Huntley School District 158 reveals proposed boundary changes

Proposed changes would move about 600 Leggee students by 2017

HUNTLEY – A preferred attendance boundary remap in District 158 would move about 600 Leggee Elementary students over the next three years and free needed space at the overcrowded Huntley school next year.

Administrators from Huntley School District 158 said they prefer the option because it frees the most long-term space at the crowded Leggee Elementary over a gradual three-year transition. It also uses Route 47 to divide cleanly the district’s boundary lines at its five elementary schools.

At capacity, Leggee staffers moved some classes into converted computer labs this school year – a maneuver that upset Leggee parents who complained to the district board about inadequate amenities. The space constraints are why school officials need to readjust the boundaries by next school year, said Superintendent John Burkey.

“They’re using every available teaching space. ... We are at the point where we would have to increase class sizes at Leggee to make it fit,” Burkey said. “There’s no reason to do that because we have space in our other buildings. The time is now.”

Burkey led an almost 90-minute presentation on the proposed boundary changes during a recent board meeting, which was after he and other administrators worked with a California-based consultant to craft three possible boundary maps.

The district’s preferred option – “scenario one” – would move out the most Leggee students of the three options presented to board members. Although officials looked to affect the least amount of students, the option frees the most space at Leggee, Burkey said.

The preferred option also is not final. The district has scheduled two open houses March 2 and 3 at Leggee to allow the public a chance to view all three proposals and to suggest changes.

Board members will take a final vote on the proposals on March 19.

Working on a $16,000 district contract, consultant DecisionInsite analyzed district enrollment and area housing trends to develop the three proposals.

Currently with the largest geographic boundaries, Leggee Elementary is projected to be over capacity by 346 seats next year and by 607 seats in 2024, while the district’s four other elementary schools all should be under capacity within that span, according to district data.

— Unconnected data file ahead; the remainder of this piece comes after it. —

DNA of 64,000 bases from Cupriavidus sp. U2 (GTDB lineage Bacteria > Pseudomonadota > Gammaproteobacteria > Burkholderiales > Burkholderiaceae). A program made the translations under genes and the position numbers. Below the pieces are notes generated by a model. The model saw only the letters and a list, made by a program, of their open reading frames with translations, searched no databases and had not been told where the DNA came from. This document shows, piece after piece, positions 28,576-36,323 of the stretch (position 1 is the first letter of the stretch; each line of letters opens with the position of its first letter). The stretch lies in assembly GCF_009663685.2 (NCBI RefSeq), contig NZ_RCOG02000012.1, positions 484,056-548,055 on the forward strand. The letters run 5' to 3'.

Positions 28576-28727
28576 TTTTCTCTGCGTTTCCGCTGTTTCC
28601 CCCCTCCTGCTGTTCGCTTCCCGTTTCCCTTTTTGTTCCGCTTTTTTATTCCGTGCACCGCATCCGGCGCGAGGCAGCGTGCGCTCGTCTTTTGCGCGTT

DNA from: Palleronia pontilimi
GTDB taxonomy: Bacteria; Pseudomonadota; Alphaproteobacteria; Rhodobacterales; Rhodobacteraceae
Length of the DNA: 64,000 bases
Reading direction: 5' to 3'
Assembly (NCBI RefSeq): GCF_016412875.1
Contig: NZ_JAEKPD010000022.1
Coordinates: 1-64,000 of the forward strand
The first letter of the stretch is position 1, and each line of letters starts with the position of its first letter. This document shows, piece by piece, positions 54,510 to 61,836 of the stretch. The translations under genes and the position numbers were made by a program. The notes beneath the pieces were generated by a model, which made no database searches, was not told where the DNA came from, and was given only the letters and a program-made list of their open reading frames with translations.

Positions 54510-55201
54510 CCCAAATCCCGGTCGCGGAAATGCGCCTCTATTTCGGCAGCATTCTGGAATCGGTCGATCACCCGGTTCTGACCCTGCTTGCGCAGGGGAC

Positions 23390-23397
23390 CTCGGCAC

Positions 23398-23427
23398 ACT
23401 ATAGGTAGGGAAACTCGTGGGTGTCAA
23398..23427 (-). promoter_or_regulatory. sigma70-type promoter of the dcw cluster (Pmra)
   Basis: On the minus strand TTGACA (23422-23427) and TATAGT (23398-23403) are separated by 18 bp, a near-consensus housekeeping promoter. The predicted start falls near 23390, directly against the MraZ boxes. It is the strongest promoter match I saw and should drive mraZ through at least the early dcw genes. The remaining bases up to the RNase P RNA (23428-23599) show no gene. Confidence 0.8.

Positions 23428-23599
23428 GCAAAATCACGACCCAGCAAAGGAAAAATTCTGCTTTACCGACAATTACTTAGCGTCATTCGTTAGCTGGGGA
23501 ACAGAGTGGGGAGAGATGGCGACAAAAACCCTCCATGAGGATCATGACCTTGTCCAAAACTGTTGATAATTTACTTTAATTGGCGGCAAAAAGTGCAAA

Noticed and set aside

The preferred remap would move 281 Leggee students to both Chesak and Martin elementary schools, and 330 Leggee students to Mackeben and Conley elementary schools, by 2017.

Tony Ferruzzo, a senior consultant with DecisionInsite, told the board that the district’s preferred option tried to move Leggee students to elementary schools closest to their respective neighborhoods.

Leggee students who live in the Georgian Place subdivision in Huntley would move to Chesak and Martin, while Leggee students in the Wing Pointe subdivision in Huntley would move to Mackeben and Conley, Ferruzzo said.

Students from Chesak and Martin eventually would feed into Marlowe Middle School in Lake in the Hills, while students from Mackeben and Conley would feed into Heineman Middle School in Algonquin.

Leggee students, meanwhile, would feed into both middle schools since it still would serve the largest geographic area – all west of Route 47 – under the district’s preferred remap proposal.

Currently, Leggee’s boundaries cover areas west of Route 47 and spill into neighborhoods, such as Georgian Place and Wing Pointe, east of Route 47.

“This whole thing is guided by overcrowding at Leggee. We have plenty of room at our elementary schools districtwide,” Burkey said. “The problem is the students are not in the right areas.”

How to voice opinions on boundaries:

• Open houses scheduled from 4 to 6 p.m. March 2, and from 6 to 8 p.m. March 3 at Leggee Elementary, 13723 Harmony Road, Huntley.

• District 158 residents also can email comments to